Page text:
Are you homeschooling a tween or teen and looking for the best math games for middle school? Look no further, my friend. I’ve got you covered.
As a school psychologist, lifelong gamer, and homeschool mom, I am passionate about play-based learning and gameschooling. I’ve witnessed the educational benefit of games when it comes to learning countless times! As a school psychologist, I used games with children and teens from preschool to 12th grade. Now, as a homeschool mom, I play games with my children daily.
My oldest is about to enter high school, my daughter is heading into seventh grade, and my youngest is about to enter sixth grade. Today, I’m sharing our family’s favorite math games for middle schoolers.
60 Awesome Math Games For Middle School
Whether you’re a homeschool parent looking to spice up your math routine, a classroom teacher in need of something different, or a parent looking to work on skills in a stealthy way, gameschooling is an amazing tool!
Learning With Games (even in middle school!)
Play is not just fun, it’s essential. Research has demonstrated that play benefits the whole child. Play has a positive impact on a child’s physical, cognitive, and social-emotional development. We all know that play is critical to child development.
But, guess what?
Research has shown that play is important for all of us, not just children. That includes our tweens and teens!
One way to add more play to your homeschool day, and to connect with your tweens and teens, is to incorporate gameschooling into the day.
When I worked as a school psychologist, I used games to connect with students. This worked exceptionally well with tweens and teens. They could avoid eye contact, their hands were busy, and they were engaged in a pleasurable task: play! Before they knew it, we were having fun together, building trust, and growing an important connection.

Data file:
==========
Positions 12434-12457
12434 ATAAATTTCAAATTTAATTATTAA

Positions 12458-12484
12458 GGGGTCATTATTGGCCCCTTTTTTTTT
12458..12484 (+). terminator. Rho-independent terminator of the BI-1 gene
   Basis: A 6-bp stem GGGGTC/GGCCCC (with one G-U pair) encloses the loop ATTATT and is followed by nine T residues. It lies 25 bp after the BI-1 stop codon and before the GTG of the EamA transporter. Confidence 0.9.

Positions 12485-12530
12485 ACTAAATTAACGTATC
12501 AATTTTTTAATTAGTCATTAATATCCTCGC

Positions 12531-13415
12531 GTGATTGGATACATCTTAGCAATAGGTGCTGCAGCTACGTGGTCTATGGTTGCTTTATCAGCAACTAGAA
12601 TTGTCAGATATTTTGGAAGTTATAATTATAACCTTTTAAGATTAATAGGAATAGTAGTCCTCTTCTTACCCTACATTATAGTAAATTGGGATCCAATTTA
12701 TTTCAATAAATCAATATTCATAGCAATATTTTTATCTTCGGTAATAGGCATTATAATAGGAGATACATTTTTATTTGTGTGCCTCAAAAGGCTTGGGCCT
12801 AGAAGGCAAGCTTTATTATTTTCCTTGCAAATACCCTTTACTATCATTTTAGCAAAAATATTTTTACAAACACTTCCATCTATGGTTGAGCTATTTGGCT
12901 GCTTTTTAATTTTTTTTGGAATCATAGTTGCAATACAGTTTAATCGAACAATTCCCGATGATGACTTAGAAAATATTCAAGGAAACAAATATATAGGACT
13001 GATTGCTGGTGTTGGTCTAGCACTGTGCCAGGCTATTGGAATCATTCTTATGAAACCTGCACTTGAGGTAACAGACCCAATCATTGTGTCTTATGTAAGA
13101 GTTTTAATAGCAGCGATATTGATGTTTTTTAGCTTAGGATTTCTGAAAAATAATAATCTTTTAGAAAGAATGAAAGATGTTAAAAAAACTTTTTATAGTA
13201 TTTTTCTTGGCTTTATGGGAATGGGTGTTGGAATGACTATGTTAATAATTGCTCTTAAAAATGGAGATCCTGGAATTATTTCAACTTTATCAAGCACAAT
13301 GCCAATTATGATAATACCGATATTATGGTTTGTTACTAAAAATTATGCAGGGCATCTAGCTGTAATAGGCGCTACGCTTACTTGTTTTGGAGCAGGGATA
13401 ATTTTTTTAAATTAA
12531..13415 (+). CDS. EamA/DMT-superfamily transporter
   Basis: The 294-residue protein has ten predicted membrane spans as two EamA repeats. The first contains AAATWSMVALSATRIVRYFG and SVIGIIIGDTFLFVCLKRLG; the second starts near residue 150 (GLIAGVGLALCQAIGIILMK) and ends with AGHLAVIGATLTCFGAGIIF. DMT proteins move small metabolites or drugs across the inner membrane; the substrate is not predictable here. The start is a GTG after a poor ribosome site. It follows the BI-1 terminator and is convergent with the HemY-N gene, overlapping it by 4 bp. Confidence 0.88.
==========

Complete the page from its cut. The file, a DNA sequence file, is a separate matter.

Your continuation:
This strategy works for our tweens and teens, too! Do you know how our tweens and teens get moody and distant? They withdraw a bit and it can be tough to know what they are thinking. This is all developmentally appropriate, of course. Teens are supposed to grow in independence, but it’s important to maintain a connection.
Gameschooling helps. In our world, games can be magical. Sure, it might start with him complaining that he doesn’t want to play with me, but if I add some hot cocoa, popcorn and a dollop of patience, he’s soon chatting and enjoying our time together.
Gameschooling is a judgment-free zone (and a stealthy way to work on academic skills)!
Gameschooling offers kids a chance to learn new skills, practice old ones, fail, succeed, and try again. Games don’t judge. They aren’t threatening. Games don’t assign homework. They don’t correct. Games offer a safe space for learning. When you play your way through a challenging subject, you’re more likely to retain information.
Betsy Mays is a former middle school math teacher and founder of Games by Absolute Zero. Last summer, Betsy joined the Never Board Learning Community to discuss the importance of play with it comes to math skill development.
Here’s a clip from that interview on the importance of play and learning:
The Power Of Adding Games To Math
Gameschooling can be especially powerful when it comes to math! Math can be intimidating for many learners. Games help to make the material more accessible. Plus, when you’re having fun you remember more!